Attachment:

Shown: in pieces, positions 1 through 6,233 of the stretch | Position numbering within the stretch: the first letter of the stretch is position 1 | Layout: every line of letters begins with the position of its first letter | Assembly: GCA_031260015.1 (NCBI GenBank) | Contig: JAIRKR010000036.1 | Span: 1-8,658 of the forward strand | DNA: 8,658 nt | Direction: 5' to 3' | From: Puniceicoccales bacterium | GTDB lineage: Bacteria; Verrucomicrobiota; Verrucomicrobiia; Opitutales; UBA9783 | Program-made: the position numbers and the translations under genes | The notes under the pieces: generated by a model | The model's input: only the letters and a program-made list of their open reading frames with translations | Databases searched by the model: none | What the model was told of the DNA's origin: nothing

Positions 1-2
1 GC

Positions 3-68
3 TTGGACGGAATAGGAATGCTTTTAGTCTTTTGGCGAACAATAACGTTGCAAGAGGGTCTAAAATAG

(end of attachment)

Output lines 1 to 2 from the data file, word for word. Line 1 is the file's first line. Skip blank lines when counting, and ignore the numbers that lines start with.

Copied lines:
Shown: in pieces, positions 1 through 6,233 of the stretch | Position numbering within the stretch: the first letter of the stretch is position 1 | Layout: every line of letters begins with the position of its first letter | Assembly: GCA_031260015.1 (NCBI GenBank) | Contig: JAIRKR010000036.1 | Span: 1-8,658 of the forward strand | DNA: 8,658 nt | Direction: 5' to 3' | From: Puniceicoccales bacterium | GTDB lineage: Bacteria; Verrucomicrobiota; Verrucomicrobiia; Opitutales; UBA9783 | Program-made: the position numbers and the translations under genes | The notes under the pieces: generated by a model | The model's input: only the letters and a program-made list of their open reading frames with translations | Databases searched by the model: none | What the model was told of the DNA's origin: nothing

Positions 1-2